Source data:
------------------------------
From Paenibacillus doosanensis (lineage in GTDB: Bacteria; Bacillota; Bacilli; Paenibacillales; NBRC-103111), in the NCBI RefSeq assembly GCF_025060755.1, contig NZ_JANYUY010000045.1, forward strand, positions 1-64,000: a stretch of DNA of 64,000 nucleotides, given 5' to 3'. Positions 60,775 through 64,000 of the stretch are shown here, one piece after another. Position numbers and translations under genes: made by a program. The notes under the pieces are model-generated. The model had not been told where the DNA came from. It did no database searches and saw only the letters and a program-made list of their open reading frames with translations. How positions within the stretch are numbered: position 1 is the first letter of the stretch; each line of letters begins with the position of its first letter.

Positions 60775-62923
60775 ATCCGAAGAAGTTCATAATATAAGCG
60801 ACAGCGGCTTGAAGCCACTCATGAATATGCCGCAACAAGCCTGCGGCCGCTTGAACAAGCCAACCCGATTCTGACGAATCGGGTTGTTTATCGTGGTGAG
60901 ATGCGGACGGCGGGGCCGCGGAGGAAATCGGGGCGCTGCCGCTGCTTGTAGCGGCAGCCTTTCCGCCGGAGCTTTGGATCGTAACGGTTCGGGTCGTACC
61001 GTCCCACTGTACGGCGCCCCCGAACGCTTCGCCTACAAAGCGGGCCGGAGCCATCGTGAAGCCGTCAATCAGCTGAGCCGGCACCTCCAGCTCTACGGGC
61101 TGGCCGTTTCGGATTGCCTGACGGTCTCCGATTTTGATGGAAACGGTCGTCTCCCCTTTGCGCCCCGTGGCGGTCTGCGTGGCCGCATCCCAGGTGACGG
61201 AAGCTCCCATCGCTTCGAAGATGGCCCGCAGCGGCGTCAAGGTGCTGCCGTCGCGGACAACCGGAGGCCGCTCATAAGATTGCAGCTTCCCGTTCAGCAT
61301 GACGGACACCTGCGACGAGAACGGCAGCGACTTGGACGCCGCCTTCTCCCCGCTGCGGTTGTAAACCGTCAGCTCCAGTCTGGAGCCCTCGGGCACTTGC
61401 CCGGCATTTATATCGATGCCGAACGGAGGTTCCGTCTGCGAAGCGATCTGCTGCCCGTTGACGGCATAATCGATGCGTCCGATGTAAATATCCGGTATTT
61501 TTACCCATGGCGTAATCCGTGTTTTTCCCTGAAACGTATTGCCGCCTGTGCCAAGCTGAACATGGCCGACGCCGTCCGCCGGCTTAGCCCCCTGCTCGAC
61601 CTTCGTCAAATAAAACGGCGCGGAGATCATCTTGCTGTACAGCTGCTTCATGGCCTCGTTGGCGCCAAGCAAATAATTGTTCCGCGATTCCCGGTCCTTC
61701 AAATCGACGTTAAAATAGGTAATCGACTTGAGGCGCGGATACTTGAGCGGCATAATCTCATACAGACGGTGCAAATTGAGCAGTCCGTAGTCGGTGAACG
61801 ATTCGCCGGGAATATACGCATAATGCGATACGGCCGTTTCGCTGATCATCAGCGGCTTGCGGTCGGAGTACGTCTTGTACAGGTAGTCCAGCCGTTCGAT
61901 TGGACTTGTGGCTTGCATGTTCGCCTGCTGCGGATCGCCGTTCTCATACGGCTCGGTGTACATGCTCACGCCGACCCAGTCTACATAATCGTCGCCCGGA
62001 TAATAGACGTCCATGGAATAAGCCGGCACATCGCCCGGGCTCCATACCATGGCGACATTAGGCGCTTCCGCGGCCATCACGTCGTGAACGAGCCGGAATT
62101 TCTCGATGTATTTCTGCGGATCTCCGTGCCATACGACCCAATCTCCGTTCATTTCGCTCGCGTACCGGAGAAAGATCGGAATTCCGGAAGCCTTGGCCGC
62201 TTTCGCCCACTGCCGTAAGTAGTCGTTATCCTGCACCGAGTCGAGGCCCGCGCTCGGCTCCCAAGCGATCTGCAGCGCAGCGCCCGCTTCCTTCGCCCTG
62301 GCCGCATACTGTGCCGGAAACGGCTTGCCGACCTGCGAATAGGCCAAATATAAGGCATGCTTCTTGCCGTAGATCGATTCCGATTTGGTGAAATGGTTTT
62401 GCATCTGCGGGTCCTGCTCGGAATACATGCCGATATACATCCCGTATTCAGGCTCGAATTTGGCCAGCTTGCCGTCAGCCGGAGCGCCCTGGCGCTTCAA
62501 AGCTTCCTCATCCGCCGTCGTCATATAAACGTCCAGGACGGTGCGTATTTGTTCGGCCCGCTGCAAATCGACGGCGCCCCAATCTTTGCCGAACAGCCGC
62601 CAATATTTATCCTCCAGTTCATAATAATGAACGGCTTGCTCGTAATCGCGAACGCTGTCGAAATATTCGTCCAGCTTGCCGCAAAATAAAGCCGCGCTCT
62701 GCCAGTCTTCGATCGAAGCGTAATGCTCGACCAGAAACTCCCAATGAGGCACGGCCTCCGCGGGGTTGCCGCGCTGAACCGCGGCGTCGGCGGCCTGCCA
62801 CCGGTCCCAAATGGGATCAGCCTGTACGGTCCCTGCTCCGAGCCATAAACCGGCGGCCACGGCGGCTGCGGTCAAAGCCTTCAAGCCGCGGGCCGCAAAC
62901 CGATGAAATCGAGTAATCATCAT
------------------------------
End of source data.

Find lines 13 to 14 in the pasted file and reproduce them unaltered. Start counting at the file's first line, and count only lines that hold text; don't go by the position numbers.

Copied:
61701 AAATCGACGTTAAAATAGGTAATCGACTTGAGGCGCGGATACTTGAGCGGCATAATCTCATACAGACGGTGCAAATTGAGCAGTCCGTAGTCGGTGAACG
61801 ATTCGCCGGGAATATACGCATAATGCGATACGGCCGTTTCGCTGATCATCAGCGGCTTGCGGTCGGAGTACGTCTTGTACAGGTAGTCCAGCCGTTCGAT